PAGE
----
Letters to the Prison - Week 97

Hello, everyone!  We’re so grateful you’ve decided to join our study.  Last week, we saw how the Jewish leaders were perplexed by the miracle Jesus worked –he restored sight to the man born blind… on a Sabbath day.  They couldn’t deny that it happened and yet, because it happened on the Sabbath, it was in “violation” of the Sabbath laws.  The problem is that Jesus’ act violated their Sabbath laws… the ones they made…  not the laws established by God Himself.  Jesus, claiming to be God, also claims to be Lord of the Sabbath (Matthew 12:8; Mark 2:28; Luke 6:5).  Jesus certainly would not (and did not) violate his own laws by healing the blind man on the Sabbath.  But rather than take correction or reconsider their position, the Jewish leaders instead want to discredit the man born blind.  So, they question his parents (John 9:18-23) to see if this truly is their son who was born blind.  Look how they respond:
•“We know that this is our son and that he was born blind. 21 But how he now sees we do not know, nor do we know who opened his eyes. Ask him; he is of age. He will speak for himself.”-John 9:20b-21
We learn a lot about the man born blind and his parents from what they say here.  Especially after we consider what John explains about the conversation:
•(His parents said these things because they feared the Jews, for the Jews had already agreed that if anyone should confess Jesus[b] to be Christ, he was to be put out of the synagogue.) 23 Therefore his parents said, “He is of age; ask him.”-John 9:22-23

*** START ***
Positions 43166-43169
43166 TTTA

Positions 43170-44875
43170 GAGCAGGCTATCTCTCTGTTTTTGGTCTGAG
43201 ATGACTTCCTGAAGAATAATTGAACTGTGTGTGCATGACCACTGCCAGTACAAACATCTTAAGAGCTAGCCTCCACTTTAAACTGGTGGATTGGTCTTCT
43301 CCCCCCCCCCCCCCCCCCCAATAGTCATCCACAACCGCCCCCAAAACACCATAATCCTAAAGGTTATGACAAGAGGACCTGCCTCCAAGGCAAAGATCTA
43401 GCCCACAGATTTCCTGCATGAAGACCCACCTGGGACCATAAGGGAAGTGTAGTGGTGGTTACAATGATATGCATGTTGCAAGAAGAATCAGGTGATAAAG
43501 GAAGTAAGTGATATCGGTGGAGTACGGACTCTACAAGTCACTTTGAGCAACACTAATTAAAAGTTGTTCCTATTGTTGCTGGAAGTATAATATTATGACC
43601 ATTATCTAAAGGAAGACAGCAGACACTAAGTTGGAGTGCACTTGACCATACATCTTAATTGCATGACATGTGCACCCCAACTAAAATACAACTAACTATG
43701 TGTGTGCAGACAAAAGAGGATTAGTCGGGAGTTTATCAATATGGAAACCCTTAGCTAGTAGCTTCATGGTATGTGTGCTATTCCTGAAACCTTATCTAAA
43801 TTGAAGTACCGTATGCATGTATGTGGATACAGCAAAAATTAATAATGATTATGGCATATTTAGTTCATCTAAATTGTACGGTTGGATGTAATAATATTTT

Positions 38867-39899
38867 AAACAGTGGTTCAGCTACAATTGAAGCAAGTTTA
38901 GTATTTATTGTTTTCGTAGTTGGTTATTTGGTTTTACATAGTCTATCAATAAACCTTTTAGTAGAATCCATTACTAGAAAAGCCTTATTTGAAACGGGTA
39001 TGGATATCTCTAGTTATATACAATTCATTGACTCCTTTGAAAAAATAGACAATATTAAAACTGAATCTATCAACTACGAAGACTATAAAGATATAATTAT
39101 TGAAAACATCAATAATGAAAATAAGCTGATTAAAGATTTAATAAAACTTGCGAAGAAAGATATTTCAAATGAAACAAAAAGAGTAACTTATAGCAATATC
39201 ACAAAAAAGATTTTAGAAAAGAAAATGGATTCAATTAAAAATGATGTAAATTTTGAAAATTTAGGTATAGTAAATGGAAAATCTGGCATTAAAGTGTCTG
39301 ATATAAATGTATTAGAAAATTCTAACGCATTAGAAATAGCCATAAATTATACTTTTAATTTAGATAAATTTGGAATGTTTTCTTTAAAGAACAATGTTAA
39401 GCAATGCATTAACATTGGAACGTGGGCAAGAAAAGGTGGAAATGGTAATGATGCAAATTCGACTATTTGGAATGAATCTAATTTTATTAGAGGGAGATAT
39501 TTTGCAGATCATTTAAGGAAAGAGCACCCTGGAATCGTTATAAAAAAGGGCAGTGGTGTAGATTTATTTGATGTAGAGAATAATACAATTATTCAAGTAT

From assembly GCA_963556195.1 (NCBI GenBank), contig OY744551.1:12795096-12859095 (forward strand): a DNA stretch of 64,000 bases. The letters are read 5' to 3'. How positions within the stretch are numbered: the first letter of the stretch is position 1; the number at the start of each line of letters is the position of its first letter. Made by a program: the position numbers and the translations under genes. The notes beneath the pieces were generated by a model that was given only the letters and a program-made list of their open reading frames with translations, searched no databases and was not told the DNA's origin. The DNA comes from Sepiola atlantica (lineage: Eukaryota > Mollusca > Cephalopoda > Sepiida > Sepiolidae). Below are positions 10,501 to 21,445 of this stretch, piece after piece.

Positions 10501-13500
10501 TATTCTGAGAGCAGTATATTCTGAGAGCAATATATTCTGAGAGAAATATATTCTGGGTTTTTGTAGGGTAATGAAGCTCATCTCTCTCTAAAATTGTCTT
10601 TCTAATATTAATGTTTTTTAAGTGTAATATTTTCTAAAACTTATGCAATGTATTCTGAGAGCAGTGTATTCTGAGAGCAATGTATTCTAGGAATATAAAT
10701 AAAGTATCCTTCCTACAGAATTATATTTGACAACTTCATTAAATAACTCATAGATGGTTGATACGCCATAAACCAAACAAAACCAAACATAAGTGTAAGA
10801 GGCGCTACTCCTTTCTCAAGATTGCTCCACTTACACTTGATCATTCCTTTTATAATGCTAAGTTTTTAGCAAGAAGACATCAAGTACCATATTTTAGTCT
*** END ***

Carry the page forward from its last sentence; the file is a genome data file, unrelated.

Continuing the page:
First, we learn that the man born blind is an adult.  He can “speak for himself.”  We might also wonder why a blind man whose parents are still alive is nevertheless forced to beg (John 9:8).  Did his parents reject him thinking that he was cursed because of his blindness?  Were they simply unable to support him?  We aren’t told.  We are told quite plainly, though, that this man’s parents weren’t willing to speak of Jesus if it meant risking their place in the synagogue.  They were victims of the crowd mentality and the social pressure to deny Jesus (John 7:13).  When it came time to confess the truth about Jesus to people in power, they caved… played ignorant.  Is this how we are as Christians?  When the time comes for us to publicly bear witness to the truth about Jesus, what will we do?  Jesus has some strong words about our choice:
•So everyone who acknowledges me before men, I also will acknowledge before my Father who is in heaven, 33 but whoever denies me before men, I also will deny before my Father who is in heaven.-Matthew 10:32-33
We need to consider such things carefully.  We as Christians aren’t meant to keep silent about the truth of God’s word or Jesus’ work in our lives.  We are called to bear witness; not rudely, but plainly and honestly, boldly and clearly, to what Jesus has done in us and for us.  Further, we are to plead in earnest with the people in our lives to believe the Gospel of Jesus Christ and be reconciled to God (2 Corinthians 5:20).  We are about to see a living example of such a testimony as the man born blind is once again called before the authorities.  His parents, cowed into silence by the social pressure to deny Jesus, escaped the interrogation of the authorities without consequence.  We’ll see next week that the man born blind won’t get away so easily.  Until then, ask yourself:  How will you bear witness to Jesus to the people around you?  We love you!  Pray for us, dear friends, that we would be bold in our testimony about Jesus.

Dean A.

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